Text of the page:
Incidents are piling up. Most recently, groups of neo-Nazis from across the country traveled to a church near Berlin for the funeral of a well-known far-right figure. He was buried in the former grave of Jewish musicologist Max Friedlaender, a gravesite chosen deliberately by the right-wing extremists.

The incident at the cemetery

They intentionally chose a Jewish grave as an act of provocation, trying to gain maximum publicity for this act of desecration. And the cemetery authorities at the graveyard in Stahnsdorf fell for it. The church issued an immediate apology, calling it a "terrible mistake" and saying they "must immediately see whether and what we can undo."

There are so many incidents that get little to no media attention.

It's unfathomable that this burial was allowed to take place at all, but now the cemetery authorities need to make a decision quickly about how to put things right. Otherwise, the grave may well become a pilgrimage site for Holocaust deniers and antisemites.

The incident has garnered attention in the international press and it will live long in the memory. Like the case of singer-songwriter Gil Ofarim, who recently claimed he was subjected to antisemitic abuse at a hotel in Leipzig. Details of the crime are still being investigated. But there are so many other incidents that get little to no media attention.

Photo of the grave of Jewish musicologist Max Friedlaender

The grave of Jewish musicologist Max Friedlaender

Jens Kalaene/dpa/ZUMA

Crimes against Jews are rising

Across all parts of society, antisemitism is on the rise. Until a few years ago, Jewish life was seen as an accepted part of German society. Since the attack on the synagogue in Halle in 2019, the picture has changed: it was a bitter reminder that right-wing terror against Jewish people has a long, unbroken history in Germany.

Stories have abounded about the coronavirus crisis being a Jewish conspiracy; meanwhile, Muslim antisemitism is becoming louder and more forceful. The anti-Israel boycott movement BDS rears its head in every debate on antisemitism, just as left-wing or post-colonial thinking are part of every discussion.

Jewish life needs to be allowed to step out of the shadows.

Since 2015, the number of antisemitic crimes recorded has risen by about a third, to 2,350. But victims only report around 20% of cases. Some choose not to because they've had bad experiences with the police, others because they're afraid of the perpetrators, and still others because they just want to put it behind them. Victims clearly hold out little hope of useful reaction from the state – so crimes go unreported.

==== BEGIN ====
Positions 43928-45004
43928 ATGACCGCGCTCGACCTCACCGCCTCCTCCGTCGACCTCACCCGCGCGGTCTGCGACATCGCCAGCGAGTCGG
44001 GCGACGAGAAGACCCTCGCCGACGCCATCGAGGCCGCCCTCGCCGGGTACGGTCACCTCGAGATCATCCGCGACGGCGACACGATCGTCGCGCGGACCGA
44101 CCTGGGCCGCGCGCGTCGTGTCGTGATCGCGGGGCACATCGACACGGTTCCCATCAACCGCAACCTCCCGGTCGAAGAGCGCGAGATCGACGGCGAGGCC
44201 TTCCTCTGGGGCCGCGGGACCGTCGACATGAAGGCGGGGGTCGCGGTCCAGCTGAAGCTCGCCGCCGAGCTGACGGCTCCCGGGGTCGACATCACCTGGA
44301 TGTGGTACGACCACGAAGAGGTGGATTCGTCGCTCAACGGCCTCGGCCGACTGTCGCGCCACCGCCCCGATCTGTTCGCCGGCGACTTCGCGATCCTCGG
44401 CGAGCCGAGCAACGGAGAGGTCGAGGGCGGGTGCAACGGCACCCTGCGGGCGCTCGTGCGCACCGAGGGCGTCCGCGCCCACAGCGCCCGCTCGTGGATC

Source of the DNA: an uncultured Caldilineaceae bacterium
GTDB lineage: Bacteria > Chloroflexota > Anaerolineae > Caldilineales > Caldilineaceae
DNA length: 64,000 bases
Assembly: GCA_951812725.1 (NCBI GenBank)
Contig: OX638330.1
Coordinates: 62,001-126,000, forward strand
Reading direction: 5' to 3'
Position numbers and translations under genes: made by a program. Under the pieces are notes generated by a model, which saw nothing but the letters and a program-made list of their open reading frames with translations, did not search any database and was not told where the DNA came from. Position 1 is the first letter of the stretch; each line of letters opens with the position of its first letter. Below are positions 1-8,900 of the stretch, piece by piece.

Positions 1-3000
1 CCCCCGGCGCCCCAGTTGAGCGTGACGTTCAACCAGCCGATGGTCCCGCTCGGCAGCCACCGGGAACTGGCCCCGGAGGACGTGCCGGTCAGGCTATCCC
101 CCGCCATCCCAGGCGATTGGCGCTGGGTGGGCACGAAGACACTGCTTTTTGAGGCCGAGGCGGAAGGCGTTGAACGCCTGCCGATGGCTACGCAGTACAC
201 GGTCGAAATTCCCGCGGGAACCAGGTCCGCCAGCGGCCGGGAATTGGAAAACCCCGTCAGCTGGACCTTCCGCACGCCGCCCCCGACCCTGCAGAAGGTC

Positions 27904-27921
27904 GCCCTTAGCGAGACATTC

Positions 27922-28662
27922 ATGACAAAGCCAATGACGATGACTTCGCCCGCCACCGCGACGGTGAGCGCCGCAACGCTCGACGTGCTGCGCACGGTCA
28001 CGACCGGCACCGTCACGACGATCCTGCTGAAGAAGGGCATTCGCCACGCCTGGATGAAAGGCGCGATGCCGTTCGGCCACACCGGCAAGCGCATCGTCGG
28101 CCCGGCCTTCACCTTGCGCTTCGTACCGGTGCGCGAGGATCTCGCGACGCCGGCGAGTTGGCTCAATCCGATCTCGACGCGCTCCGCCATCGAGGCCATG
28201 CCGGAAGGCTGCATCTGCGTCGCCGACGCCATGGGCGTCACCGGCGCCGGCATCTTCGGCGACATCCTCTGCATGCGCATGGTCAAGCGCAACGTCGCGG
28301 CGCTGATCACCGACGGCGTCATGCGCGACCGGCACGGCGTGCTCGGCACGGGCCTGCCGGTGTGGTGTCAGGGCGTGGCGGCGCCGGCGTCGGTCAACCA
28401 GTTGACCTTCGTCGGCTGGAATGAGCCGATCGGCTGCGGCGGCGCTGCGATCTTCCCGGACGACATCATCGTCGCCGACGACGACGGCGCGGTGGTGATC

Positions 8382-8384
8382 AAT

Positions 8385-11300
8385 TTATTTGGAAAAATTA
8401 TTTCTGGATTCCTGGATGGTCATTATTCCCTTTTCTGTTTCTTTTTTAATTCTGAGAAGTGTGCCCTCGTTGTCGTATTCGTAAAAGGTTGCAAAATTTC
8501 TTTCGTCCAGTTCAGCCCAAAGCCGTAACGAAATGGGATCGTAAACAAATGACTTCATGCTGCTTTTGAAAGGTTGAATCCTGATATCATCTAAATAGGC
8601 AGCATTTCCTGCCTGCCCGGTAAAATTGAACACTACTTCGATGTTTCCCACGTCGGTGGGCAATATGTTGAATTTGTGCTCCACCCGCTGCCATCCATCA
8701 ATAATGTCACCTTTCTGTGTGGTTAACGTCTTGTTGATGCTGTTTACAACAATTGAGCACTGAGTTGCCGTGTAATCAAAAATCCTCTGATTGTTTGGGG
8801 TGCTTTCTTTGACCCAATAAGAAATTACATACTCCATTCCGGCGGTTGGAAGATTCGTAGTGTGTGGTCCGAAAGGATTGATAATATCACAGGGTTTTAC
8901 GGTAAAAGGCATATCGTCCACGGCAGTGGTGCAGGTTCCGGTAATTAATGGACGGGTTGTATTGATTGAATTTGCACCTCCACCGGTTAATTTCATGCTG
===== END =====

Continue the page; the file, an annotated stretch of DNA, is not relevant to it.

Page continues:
And the reality of Jewish life in Germany is a dark one. Sociologists say that Jewish children are living out their "identity under siege." What impact does it have on them when they can only go to nursery under police protection? Or when they hear Holocaust jokes at school?

Germany needs to take its antisemitism seriously

This shows that the country of commemorative services and "stumbling blocks" placed in sidewalks as a memorial to victims of the Nazis has lost its moral compass. To make it point true north again, antisemitism needs to be documented from the perspective of those affected, making it visible to the non-Jewish population. And Jewish life needs to be allowed to step out of the shadows.

That is the first thing. The second is that we need to talk about specifically German forms of antisemitism. For example, the fact that in no other EU country are Jewish people so often confronted about the Israeli government's policies (according to a survey, 41% of German Jews have experienced this, while the EU average is 28%). Projecting the old antisemitism onto the state of Israel offers people a more comfortable target for their arguments.

Our society needs to have more conversations about antisemitism. The test of German democracy, as McCloy called it, starts with taking these concerns seriously and talking about them. We need to have these conversations because it affects all of us. It's about saving our democracy. Before it's too late.